Hawaii kicks off 2005 world cup series
The world’s finest triathletes are returning to Honolulu, and this time, Hawai’i's Tim Marr will be joining them in Saturday’s Honolulu International Triathlon Union World Cup in Waikiki.
“It’s the biggest race I’ve ever done, and probably the biggest race I’ll ever do,” said Marr, 26, who has dominated Hawai’i triathlons recently, winning seven of nine last year, including the Honolulu Triathlon and the Honu Triathlon. “It’s like being a University of Hawai’i football player and they call you saying, ‘Why don’t you play in the Super Bowl in Jacksonville.’ It’s like, ‘wow!’ “
Marr received an exemption to compete in the Honolulu World Cup. He and Matt Seymour, 20, will be the only Hawai’i competitors in the race that features several of the world’s top professional men and women triathletes, including men’s Olympic gold medal winners Hamish Carter of New Zealand (2004) and Simon Whitfield of Canada (2000).
The women’s race starts at 9 a.m. at Waikiki Beach, followed by the men at 11:30 a.m.
Last year, more than 55,000 spectators watched the United States Olympic Team Trials Triathlon in Waikiki, according to organizers.
Saturday’s course consists of two 750-meter swim loops off Waikiki Beach, five bike loops from Kapi’olani Park to around Diamond Head, including the climb up Kilauea Avenue, and four run loops on Kalakaua Avenue from Kapi’olani Park to Ka’iulani Avenue and back to the park.
Marr this month trained with the Canadian national team and gold medalist Whitfield. Marr said he’s anxious to meet the star-studded, 75-man field at the Honolulu World Cup.
“I’m definitely going to be awestruck,” said Marr, a graduate of Mililani High School and Hawai’i-Hilo, where he was an all-conference cross country runner. “I’ve trained as hard as I can. I’ve prepared really hard. I hope it’s good enough. Right now it’s a big honor to race with those guys.”
Marr said he’s been training 20 to 25 hours a week in preparation. He swims 15 miles, runs 40 miles and bikes 12 to 15 hours a week.
“He has tremendous ability to stay focused and train harder than any athlete I’ve ever seen,” said friend Raul “Boca” Torres, who runs Boca Hawai’i, a multi-sport training group, and also teaches triathlon techniques with Marr. “He loves what he’s doing. He really has a passion for it.”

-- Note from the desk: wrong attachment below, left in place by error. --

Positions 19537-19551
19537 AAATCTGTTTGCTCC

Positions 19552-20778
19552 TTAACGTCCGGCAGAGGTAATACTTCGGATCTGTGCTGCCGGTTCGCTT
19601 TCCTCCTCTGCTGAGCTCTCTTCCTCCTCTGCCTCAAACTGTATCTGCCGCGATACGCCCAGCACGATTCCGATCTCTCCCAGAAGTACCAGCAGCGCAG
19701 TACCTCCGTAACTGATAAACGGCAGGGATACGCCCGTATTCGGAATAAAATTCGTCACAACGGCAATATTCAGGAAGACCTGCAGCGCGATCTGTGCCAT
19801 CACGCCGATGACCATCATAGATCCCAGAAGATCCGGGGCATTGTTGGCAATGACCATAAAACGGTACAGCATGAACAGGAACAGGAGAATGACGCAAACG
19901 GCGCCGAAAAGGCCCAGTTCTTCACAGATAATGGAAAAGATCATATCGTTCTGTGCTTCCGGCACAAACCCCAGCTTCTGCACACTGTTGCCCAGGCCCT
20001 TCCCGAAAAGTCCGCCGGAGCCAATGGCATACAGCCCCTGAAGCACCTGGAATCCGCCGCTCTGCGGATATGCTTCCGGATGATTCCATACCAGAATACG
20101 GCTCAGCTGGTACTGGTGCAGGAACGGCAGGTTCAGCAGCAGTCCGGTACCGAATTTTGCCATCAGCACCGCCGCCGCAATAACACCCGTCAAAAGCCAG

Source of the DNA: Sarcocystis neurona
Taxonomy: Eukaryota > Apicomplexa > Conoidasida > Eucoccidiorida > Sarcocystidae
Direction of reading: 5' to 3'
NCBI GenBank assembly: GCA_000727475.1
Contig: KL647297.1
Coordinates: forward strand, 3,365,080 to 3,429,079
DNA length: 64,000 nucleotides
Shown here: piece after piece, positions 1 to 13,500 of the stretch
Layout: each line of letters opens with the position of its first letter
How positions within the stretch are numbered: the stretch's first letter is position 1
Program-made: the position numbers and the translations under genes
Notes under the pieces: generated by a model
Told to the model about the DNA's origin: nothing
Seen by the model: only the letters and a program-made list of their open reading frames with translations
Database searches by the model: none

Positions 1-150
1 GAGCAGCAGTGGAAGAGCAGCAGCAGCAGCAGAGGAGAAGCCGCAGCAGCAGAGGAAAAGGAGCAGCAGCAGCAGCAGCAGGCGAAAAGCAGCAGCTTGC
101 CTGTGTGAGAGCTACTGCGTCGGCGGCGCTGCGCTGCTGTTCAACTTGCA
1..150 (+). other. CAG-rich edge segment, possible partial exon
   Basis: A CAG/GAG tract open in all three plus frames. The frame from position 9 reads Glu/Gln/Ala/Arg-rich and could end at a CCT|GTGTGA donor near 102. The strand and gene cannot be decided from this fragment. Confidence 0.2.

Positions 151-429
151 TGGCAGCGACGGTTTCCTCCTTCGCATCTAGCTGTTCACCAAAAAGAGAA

The top triathletes will likely finish Saturday’s race in less than two hours, according to race director John Korff. The race is part of the International Triathlon Union world cup series that includes 14 World Cup races around the world. The Honolulu race is the only one in America.
In preparation for the World Cup, Marr has practiced several training scenarios. One such scenario has him riding with groups of bikers to acclimate himself to the draft-legal race.
“They ride very close to each other so he gets used to the jostling within a pack.
In addition, Marr has a friend who “rides a motorcycle at 40 mph” with Marr furiously pedaling in close pursuit.
“Tim’s a very neat guy,”. “He’s just a normal guy; he just happens to be really fast.”
Marr, who participated in the Waikiki Roughwater Swim when he was 6, has also practiced swimming scenarios.
“He’s always been in the front of all his races, but these guys are Olympians - He’s been practicing swimming with other people swimming on top of him almost, so he gets used to swimming in a congested area.”
One of the toughest biking sections of Saturday’s race is the Kilauea Avenue hill, which runs behind Kapi’olani Community College. Bikers must ascend the steep hill five times. Riders must be relaxed, but push hard enough to stay with the pack, Marr said.
“It’s a real wicked climb,” Marr said. “You have to be controlled and have success riding that hill.”
Marr said he’s trained nearly half a year for this race, and he hopes to finish with a strong performance.
“It’s going to be a learning experience,” Marr said. “I don’t want any mistakes. Placing-wise, I can’t really say. I’m just going to give my 100 percent.”
Reach Brandon Masuoka at firstname.lastname@example.org